Jacob's Ladder

Monday, 21st November 2005, Peak District, Derbyshire

Jacob's LadderBecause of the frost, I've been worrying, dreaming even, about climbing Jacob's Ladder, a partially stepped causeway from Edale to the Kinder plateau. I've never been here before but I needn't have worried; the curving incline is dry and frost-free in the mid-morning sun. Some of the surrounding valleys are swathed in mist but up here it's sunny with clear blue skies. There isn't much of a breeze, so I soon take off my coat and body warmer and walk with the sleeves of my sweat shirt rolled back.

grouseIt's wonderful to walk over the moors of the High Peak and not hear anything louder than the bubblingly belligerent call of a red grouse. While I'm working hard to make progress over causeway, sunken icy paths and peaty mires, the grouse goes the easy way - within a few minutes it crosses the valley with a gliding but buzzy flight. Later, right above my head, passengers are also taking the easy route on a British Airways plane which slows down on the approach to Manchester Airport. I've seen these moors from the plane on numerous occasions and I'm impressed by how extensive they are, even when glimpsed from several thousand feet.

The Ravens of Mount Famine

Ravens at Mount FamineAt the halfway point of my walk, at South Head on the western edge of the High Peak estate, I sit on a tussock of moor grass and eat my lunch - a honey and banana sandwich (recommended by survival expert Ray Mears as a energy-boosting lunch when you're spending a day tramping in the hills).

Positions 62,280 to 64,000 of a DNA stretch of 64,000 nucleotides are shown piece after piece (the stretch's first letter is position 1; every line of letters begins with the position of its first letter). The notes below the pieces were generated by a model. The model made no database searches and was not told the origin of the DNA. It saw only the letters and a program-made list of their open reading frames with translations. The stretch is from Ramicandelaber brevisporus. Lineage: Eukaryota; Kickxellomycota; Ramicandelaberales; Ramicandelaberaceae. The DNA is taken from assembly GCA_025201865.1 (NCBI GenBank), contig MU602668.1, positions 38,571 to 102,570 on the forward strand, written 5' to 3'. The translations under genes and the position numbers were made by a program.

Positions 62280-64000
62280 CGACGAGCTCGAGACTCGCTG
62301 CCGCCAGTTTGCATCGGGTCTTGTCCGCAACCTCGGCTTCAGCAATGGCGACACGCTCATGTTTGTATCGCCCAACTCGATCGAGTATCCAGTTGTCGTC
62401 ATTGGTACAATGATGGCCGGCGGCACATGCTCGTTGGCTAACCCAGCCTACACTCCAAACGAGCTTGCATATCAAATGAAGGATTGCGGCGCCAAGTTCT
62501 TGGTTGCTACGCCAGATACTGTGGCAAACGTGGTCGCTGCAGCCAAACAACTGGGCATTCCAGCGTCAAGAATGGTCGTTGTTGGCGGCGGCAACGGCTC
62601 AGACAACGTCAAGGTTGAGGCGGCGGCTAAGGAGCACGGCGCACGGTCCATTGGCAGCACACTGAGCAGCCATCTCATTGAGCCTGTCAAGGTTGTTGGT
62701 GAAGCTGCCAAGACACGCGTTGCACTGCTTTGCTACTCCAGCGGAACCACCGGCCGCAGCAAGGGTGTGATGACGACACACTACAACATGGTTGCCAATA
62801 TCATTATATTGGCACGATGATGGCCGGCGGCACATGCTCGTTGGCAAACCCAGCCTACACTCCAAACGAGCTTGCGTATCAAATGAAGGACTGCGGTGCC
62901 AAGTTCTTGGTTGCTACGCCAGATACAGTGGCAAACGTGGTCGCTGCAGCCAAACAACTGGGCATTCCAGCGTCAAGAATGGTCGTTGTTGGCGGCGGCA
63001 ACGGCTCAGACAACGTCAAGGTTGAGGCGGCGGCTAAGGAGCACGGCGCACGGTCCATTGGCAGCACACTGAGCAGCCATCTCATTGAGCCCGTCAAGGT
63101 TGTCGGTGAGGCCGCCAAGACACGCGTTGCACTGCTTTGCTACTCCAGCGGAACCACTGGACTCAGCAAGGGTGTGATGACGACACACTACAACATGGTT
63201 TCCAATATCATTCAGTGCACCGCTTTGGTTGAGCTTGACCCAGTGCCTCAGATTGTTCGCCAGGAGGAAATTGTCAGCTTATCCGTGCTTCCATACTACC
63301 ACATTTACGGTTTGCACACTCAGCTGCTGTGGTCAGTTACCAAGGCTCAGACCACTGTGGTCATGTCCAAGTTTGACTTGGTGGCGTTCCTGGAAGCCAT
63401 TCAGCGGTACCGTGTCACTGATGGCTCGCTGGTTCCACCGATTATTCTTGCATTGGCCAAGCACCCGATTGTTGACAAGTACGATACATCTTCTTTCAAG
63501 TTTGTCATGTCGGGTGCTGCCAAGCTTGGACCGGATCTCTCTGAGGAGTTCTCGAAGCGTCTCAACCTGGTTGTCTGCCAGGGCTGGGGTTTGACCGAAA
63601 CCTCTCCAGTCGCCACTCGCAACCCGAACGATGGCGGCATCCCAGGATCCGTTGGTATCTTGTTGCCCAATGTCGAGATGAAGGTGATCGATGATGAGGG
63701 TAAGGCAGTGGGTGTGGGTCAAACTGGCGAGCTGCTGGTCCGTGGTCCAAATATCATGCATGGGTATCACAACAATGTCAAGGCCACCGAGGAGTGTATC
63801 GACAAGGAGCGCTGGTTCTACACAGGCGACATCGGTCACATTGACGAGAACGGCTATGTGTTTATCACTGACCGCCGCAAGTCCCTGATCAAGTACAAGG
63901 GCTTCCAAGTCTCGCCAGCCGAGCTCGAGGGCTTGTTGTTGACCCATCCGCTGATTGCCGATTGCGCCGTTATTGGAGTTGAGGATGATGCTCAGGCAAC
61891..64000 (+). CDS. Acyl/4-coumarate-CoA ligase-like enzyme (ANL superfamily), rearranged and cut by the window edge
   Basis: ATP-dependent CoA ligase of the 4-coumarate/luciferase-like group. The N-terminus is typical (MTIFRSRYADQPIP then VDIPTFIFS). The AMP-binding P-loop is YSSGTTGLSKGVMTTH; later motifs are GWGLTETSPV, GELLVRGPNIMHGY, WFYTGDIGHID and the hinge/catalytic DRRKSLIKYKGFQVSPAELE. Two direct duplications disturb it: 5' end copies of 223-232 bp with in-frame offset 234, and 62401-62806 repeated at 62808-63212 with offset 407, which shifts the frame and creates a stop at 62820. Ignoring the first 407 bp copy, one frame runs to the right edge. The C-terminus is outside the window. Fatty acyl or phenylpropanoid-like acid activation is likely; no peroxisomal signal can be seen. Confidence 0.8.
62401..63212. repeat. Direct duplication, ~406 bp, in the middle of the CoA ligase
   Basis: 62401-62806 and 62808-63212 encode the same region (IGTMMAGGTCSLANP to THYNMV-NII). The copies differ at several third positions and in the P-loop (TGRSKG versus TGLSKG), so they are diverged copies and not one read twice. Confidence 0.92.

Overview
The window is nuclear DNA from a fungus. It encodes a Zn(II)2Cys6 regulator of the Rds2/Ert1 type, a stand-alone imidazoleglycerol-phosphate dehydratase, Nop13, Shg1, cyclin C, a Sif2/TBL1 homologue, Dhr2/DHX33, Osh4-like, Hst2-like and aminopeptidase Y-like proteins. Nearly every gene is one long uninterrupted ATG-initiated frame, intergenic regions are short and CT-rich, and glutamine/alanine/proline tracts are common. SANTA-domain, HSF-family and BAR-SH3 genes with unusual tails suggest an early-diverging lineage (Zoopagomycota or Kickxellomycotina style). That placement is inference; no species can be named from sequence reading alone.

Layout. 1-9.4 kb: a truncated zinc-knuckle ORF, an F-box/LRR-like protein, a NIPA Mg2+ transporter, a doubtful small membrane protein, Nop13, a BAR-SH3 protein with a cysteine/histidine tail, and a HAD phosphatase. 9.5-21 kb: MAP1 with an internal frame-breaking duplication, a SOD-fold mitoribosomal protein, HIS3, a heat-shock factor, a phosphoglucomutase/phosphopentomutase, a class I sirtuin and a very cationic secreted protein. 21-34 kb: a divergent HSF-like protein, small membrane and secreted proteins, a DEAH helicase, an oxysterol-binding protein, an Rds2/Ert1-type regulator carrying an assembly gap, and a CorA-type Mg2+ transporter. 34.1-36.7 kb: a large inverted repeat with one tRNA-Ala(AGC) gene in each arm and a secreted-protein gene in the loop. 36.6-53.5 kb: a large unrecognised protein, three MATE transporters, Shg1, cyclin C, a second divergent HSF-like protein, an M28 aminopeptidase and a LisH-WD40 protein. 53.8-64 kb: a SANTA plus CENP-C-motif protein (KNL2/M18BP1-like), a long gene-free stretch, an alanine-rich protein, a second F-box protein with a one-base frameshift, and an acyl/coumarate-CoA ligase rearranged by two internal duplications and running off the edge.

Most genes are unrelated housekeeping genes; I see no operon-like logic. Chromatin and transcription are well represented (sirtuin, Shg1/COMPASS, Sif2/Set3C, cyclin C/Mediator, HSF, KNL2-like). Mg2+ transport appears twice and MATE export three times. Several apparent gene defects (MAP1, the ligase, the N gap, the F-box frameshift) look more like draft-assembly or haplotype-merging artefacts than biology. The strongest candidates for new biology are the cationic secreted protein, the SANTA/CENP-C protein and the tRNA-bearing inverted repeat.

ravenA couple of crows fly across and, without thinking, I take them as just that, a couple of crows, until one makes a call and it's not the familiar 'caw!'. They turn out to be ravens, a group of 6, 8 or more, which keep making sorties from the crags on Mount Famine, the rough hill overlooking the deep hollow of Dimpus Clough, immediately to the north of South Head. These sleek glossy black birds with their deep, honking calls and their powerful but sometimes acrobatic flight, remind me of Odin's ravens - his messengers who, in Norse mythology, kept travelling out to the corners of the world and bringing back the news to their master.

Valley and Gorge

Mount FamineWhen you're down on one of the roads - for instance the north-south A624 Hayfield Road - passing through this hill country, the moors can seem bulky and rather oppressive. Paradoxically, you can feel hemmed in and claustrophobic in this big, rugged landscape. When you approach the same road by coming down from the tops then soon climbing back up again (and, yes, it is hard work!), the effect is quite different. The valley opens up before you as a green pastoral contrast to the brown moorland plateau you've just been walking over. From a small crag on the rim of the valley I look back towards Mount Famine. I'm getting a real sense of vertigo as the Hayfield Road lies just 600 metres ahead of me but 180 metres below me.

New MillsNew Mills, my journey's end, is another place that is surprising when you walk around it, rather than driving through it. I always knew it had a labyrinthine arrangement of gritstone railway viaducts. I now discover that it has a deep gorge tucked away, out of sight, behind the bus station. The new Torr Millennium Walkway takes you right through it, on stilt-like pillars above the River Goyt. From down here in a chasm with a sheer sandstone cliff to your left and a lofty, derelict stone-built mill to your right I feel that New Mills is a mill town designed by the 'mad' visionary Victorian painter for Biblical cataclysm, John Martin.

As I walk around the town, waiting for my train, mist builds up in the valley, stirring up a chillingly portentous atmosphere down in the gorge as the light fades. Next Page

Richard Bell, richard@willowisland.co.uk